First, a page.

Before we get stuck in, you might want to re-read the title of this post; I’m not suggesting you should not donate blood, I’m suggesting why you shouldn't.
Covered in this blog
- Some blood donation numbers
- The science suggesting that athletes shouldn't donate blood
- How to balance donating blood and being an athlete
Some blood donation numbers
A study by the University of Washington’s Institute for Health Metrics and Evaluation found that in 2017, the worldwide need for blood was 304,711,244 units, however, the supply was only 272,270,243. A study from the World Health Organization said three in four people worldwide are physically active and around one in five consider themself an athlete and train for a specific sport. It’s no wonder that many athletes risk their performance by giving blood; if they stopped, there could be a severe issue in filling the gap.
The science that suggests athletes shouldn’t donate blood
A study published in Sports Medicine Open in 2016 found that: “Maximal, but not submaximal, endurance capacity was altered after blood donation. Maximal power output, VO2peak, and hemoglobin mass were decreased up to 4 weeks after a single blood donation in moderately trained people. Beneficial training adaptations seemed somewhat lowered by repeated whole blood donations.”
The most damage is done and repaired within around 24-48 hours, although, as the study noted above has shown, there are longer lasting effects which you should be careful about. If you are training seriously and fighting hard for improvement, it seems counter-productive to give those hard fought gains away.
Ultimately, this might come down to a number of factors; how compassionate you are, how serious are you as an athlete, and what you see as the most important of the two; reaching your goals or potentially saving a life...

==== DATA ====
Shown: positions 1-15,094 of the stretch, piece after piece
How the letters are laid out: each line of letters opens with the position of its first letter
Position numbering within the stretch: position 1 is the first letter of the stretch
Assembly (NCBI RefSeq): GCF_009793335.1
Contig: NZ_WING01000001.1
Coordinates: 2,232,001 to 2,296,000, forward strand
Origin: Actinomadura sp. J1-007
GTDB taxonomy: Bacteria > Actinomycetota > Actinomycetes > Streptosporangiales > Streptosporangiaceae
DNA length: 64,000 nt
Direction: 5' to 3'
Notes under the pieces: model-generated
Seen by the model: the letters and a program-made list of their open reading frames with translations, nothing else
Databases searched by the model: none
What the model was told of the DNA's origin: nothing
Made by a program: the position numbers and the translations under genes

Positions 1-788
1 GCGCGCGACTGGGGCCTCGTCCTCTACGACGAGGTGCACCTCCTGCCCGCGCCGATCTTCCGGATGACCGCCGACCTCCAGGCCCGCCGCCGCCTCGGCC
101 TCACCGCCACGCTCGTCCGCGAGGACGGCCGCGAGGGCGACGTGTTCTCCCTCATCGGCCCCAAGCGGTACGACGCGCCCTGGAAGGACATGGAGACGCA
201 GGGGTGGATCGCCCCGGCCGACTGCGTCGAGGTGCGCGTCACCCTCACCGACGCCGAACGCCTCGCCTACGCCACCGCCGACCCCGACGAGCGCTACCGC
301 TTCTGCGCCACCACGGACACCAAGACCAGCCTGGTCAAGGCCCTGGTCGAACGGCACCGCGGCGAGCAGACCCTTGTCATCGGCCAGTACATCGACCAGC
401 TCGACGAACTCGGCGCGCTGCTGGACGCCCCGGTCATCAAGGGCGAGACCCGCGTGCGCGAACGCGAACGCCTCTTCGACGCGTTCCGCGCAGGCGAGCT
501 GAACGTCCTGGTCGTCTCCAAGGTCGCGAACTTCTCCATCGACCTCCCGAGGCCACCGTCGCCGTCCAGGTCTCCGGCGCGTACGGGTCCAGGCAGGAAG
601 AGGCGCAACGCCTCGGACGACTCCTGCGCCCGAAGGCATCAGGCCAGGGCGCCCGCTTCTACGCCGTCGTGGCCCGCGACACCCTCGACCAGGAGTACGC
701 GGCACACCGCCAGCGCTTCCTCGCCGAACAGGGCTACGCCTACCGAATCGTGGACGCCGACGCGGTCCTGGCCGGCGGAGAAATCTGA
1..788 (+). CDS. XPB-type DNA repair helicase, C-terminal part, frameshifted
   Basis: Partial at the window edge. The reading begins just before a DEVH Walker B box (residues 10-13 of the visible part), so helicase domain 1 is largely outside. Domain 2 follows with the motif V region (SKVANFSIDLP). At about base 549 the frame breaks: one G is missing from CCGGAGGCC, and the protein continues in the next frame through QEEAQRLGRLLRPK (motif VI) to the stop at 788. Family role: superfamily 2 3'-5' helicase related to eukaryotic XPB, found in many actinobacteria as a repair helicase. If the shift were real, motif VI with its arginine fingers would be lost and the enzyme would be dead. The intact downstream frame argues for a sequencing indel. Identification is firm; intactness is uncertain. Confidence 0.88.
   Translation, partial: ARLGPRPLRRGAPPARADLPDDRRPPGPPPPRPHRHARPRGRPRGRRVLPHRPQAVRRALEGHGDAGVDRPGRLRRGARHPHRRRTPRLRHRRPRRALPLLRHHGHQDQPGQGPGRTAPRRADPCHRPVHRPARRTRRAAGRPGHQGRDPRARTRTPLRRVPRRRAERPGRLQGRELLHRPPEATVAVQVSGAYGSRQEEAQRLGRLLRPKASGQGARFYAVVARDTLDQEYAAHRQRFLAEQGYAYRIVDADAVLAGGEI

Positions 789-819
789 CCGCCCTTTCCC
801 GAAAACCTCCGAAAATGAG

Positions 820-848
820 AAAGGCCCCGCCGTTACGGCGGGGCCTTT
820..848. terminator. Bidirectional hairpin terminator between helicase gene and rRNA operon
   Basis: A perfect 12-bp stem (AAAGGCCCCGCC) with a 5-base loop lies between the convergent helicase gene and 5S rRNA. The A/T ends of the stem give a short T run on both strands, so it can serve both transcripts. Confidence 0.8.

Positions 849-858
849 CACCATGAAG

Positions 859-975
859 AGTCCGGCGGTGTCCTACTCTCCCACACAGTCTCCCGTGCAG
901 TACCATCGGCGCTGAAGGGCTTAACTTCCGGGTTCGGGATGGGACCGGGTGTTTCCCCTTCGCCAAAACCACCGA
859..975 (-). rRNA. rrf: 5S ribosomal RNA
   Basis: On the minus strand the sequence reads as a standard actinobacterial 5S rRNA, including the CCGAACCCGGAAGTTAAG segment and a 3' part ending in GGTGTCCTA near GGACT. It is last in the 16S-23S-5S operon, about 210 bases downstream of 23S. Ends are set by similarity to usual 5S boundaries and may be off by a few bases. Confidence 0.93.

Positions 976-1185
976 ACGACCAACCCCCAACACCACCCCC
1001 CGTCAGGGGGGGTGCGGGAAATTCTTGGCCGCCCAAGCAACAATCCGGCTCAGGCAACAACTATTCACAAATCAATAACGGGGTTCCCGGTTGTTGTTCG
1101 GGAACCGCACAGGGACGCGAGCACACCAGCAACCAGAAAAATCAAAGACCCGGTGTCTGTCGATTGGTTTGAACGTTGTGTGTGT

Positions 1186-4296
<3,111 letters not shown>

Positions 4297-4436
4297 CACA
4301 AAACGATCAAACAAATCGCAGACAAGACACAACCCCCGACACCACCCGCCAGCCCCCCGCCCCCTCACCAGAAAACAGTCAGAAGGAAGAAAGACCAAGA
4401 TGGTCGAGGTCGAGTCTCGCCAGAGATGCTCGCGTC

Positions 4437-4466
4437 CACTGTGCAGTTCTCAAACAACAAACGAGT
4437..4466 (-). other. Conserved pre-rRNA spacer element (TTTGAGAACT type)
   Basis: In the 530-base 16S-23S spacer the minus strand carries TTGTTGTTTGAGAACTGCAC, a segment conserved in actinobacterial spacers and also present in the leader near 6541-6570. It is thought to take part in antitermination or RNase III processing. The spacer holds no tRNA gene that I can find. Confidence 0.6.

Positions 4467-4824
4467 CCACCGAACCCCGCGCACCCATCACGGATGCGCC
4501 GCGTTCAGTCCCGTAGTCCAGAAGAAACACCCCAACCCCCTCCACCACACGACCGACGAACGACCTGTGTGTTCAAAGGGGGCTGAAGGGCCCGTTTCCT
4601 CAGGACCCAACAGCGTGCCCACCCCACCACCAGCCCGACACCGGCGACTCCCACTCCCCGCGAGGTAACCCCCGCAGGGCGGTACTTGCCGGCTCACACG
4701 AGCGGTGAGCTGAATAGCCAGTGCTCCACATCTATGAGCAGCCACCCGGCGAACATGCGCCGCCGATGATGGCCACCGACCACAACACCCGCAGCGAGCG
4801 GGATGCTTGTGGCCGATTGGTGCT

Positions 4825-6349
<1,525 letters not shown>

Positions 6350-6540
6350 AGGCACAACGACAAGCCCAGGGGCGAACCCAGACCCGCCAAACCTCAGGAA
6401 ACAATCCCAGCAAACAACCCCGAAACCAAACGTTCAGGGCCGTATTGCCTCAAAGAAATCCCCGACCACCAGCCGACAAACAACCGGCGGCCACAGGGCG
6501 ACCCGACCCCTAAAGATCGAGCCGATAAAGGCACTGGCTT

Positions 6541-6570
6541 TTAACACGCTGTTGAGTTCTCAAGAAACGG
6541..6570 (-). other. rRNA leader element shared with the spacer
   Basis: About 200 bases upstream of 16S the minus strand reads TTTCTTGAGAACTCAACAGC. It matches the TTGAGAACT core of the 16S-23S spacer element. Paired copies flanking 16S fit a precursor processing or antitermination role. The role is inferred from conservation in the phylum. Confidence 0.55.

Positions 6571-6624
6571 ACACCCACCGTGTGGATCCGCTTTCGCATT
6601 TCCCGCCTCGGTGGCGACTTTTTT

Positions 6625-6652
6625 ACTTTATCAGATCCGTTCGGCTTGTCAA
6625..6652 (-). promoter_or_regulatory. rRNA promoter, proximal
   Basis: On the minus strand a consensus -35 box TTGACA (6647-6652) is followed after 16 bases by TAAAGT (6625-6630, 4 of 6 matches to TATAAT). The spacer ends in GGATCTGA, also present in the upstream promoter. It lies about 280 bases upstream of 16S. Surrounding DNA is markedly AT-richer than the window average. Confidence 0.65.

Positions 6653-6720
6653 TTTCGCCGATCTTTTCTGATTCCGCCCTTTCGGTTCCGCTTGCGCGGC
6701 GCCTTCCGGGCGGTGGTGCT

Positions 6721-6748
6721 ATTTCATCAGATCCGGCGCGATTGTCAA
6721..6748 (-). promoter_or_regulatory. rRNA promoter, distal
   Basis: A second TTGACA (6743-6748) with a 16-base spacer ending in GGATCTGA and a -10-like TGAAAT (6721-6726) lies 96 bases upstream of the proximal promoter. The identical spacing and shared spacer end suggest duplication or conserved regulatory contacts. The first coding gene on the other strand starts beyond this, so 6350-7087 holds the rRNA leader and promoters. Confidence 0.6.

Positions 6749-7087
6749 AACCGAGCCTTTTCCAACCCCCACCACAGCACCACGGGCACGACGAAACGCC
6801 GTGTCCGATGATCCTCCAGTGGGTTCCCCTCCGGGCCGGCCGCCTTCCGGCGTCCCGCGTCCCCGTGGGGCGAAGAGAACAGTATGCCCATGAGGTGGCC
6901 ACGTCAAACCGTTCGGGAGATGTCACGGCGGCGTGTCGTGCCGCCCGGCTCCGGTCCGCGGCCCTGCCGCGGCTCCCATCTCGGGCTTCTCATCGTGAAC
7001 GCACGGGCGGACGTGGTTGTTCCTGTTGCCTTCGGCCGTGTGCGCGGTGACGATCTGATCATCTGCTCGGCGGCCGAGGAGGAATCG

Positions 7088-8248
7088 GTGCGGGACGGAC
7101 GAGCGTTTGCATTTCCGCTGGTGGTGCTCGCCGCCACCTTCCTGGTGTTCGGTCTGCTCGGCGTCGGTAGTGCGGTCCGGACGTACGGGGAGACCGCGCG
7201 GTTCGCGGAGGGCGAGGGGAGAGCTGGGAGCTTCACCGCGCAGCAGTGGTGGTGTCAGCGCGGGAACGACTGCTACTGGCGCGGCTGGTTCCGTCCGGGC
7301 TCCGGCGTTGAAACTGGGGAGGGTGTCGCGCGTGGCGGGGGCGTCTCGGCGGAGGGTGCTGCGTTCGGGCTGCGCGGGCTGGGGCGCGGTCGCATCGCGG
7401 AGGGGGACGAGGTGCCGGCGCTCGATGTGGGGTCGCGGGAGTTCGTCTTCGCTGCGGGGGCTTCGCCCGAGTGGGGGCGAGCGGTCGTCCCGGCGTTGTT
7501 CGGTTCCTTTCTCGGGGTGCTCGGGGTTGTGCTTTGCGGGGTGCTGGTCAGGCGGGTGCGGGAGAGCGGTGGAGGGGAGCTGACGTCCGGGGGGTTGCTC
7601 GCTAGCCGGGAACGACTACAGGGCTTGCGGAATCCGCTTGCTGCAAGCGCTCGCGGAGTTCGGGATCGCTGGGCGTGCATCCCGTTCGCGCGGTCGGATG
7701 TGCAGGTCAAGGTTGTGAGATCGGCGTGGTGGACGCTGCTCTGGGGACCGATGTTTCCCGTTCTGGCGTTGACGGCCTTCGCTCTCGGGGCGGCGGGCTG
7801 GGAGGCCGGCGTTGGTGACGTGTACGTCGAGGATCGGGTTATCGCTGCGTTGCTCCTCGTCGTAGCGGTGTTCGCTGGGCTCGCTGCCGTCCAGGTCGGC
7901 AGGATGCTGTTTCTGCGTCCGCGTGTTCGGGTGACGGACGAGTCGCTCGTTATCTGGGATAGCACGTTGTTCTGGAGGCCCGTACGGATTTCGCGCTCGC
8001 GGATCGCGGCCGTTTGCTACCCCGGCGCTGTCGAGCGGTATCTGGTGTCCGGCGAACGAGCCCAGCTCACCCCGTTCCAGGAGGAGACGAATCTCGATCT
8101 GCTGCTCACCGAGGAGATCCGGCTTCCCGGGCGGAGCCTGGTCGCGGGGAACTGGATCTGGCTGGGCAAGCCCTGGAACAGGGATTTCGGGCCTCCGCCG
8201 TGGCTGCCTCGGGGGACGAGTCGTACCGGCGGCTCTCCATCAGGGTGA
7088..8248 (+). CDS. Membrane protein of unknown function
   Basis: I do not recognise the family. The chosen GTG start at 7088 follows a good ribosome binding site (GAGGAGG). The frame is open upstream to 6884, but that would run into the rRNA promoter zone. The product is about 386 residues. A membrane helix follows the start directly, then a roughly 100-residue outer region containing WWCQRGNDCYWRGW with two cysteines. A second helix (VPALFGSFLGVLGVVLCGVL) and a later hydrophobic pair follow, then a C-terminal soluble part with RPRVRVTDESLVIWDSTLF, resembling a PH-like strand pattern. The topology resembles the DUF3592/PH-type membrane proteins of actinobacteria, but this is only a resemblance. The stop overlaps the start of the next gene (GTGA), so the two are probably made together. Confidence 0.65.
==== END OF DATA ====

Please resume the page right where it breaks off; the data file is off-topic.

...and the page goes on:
How to bring balance to being an athlete and saving a life
Given that maximal power output is negatively affected, it would be smart to avoid donating blood during times when you’ve been working hard on power and when you might need it. Avoiding donating blood anywhere near your races or events should be your number one consideration. If you follow a normal periodised approach, with easier training during off-season, you might be fine to donate during off-season. If you reverse periodise, I wouldn’t recommend donating blood during your season (when you might be doing lower intensity training) as you should be looking to maintain the power you’ve built over winter. Instead, look to donate blood after your main events, this is where you might be when you are taking a break and then restarting training; damage limitation.
If you still want to do your part year around, you could consider becoming a plasma donor as there is an increased need for plasma worldwide and plasma donation does not affect your hemoglobin levels.
One tactic might be to use a similar system to when I realise I’ve dropped some litter. If I suspect I’ve dropped something from my jersey pocket, I pick up three items to compensate. You might not feel great about being unable to donate your blood while you’re training, but can you promise yourself to donate more when you stop taking training so seriously? Of course, you would love to donate blood all the time (the same as I never want to drop litter), but this is a compromise that ultimately does more good than hurt.
If you’re unsure you’ll be able to donate more later than you can now, can you help in some other way? Encouraging others to donate blood on your behalf could be an excellent way to compensate. If you feel a little guilty about getting someone to your dirty work, can you help them out with something? Maybe this is helping out around their house, in their yard, or simply making them dinner.
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